A clear majority of studies out there focus on ad and headline click-through rates (CTR), bounce rates and other metrics, many of which are vanity. Here in the inPowered labs we’ve made it a point to go much deeper in the benchmark data we share.
We’ve explored cost per engagement, averaged engaged time with content, and content engagement rates across many verticals using millions of dollars’ worth of data. We’ve juxtaposed this performance across more than 40 social and native advertising networks, explored how AI impacts video view time and engagement, and looked at the top 200 performing headlines from 2018 that drove the most engagement.
The next step in our mission to get the industry to evolve from a click-economy to an engagement-based economy is to look at the CTA performance from users taking a next action after content is consumed for 15 seconds or longer. We looked at 12 months of data to determine this.
This serves the purpose of understanding content’s impact on a user’s propensity to continue to engage with a brand online. It also serves as a feedback cycle in understanding the overall quality of content. This exploration will look at next actions taken at each stage of the buyer’s journey by vertical post content engagement.
While we don’t have data for all the verticals out there, we do for 13 of them. In addition, we broke down each CTA into awareness, consideration and conversion. The 15-second engagement benchmark allows us to explore the impact of content on consumers’ likelihood to voluntarily move themselves further down the funnel.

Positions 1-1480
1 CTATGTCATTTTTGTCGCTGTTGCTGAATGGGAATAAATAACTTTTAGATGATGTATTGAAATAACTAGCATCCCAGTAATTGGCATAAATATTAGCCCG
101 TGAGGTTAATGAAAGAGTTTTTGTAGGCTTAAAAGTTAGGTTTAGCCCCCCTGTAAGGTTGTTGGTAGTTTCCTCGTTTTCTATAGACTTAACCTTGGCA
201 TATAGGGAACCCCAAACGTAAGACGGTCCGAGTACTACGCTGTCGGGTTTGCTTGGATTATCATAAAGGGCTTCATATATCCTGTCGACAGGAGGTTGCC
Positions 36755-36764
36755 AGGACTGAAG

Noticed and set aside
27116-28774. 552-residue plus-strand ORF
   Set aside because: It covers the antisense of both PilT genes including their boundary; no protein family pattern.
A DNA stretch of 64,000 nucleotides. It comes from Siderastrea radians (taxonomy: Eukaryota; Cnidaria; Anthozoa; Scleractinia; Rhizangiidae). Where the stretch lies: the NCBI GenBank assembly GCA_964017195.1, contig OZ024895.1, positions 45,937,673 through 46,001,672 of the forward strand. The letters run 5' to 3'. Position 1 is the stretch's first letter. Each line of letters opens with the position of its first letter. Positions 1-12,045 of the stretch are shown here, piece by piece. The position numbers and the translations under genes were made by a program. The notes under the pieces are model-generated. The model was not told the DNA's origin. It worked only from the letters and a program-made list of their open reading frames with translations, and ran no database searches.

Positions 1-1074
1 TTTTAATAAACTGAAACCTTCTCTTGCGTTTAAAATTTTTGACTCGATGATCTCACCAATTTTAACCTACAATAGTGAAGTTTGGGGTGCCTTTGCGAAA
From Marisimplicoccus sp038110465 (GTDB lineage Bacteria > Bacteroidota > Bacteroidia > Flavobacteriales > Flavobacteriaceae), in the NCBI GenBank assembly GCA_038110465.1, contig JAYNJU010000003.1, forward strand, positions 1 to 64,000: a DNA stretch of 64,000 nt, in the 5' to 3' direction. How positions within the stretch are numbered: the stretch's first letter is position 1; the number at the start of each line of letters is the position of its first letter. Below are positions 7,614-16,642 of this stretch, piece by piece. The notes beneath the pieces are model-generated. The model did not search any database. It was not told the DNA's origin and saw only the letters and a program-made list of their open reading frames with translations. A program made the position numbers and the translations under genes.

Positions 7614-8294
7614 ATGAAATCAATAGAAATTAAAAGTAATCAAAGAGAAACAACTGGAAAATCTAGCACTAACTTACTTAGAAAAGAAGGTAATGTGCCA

This 15 second rule is critical because our own studies show once this threshold is breached 70% of the users consume 80% or more of the content. Chartbeat Analytics was the first to prove this out. This is why we never serve up a CTA unless a user engages for 15 seconds or more with content. The assumption is that if a user consumes 80% or more of the content the likelihood of them clicking on a next action should be better than a user that doesn’t consume the content.
There’re other possible contributing factors, too. For example, if the on-page next action has a poor value proposition it will impact click-through rates. It’s critical to A/B test next actions in order to optimize them for performance over time. In addition, performance can be impacted if the next action isn’t in the context of the content consumed. For example, an article about a Caribbean travel destination may not be a good place to ask the user if they’re likely to consider a ski resort.
Next Action CTRs Across All Verticals
Before we get into the individual vertical performance lets explore overall performance across all of them.
|Avg. Conversion CTR||Avg. Awareness CTR||Avg. Consideration CTR|
Just like a funnel, these numbers stack up across all verticals how we expected. Awareness next actions have a much lower barrier of entry for engagement because it sits towards the top of the funnel. Consideration has a higher threshold as it sits in the middle of the funnel with conversion sitting toward the bottom of the funnel.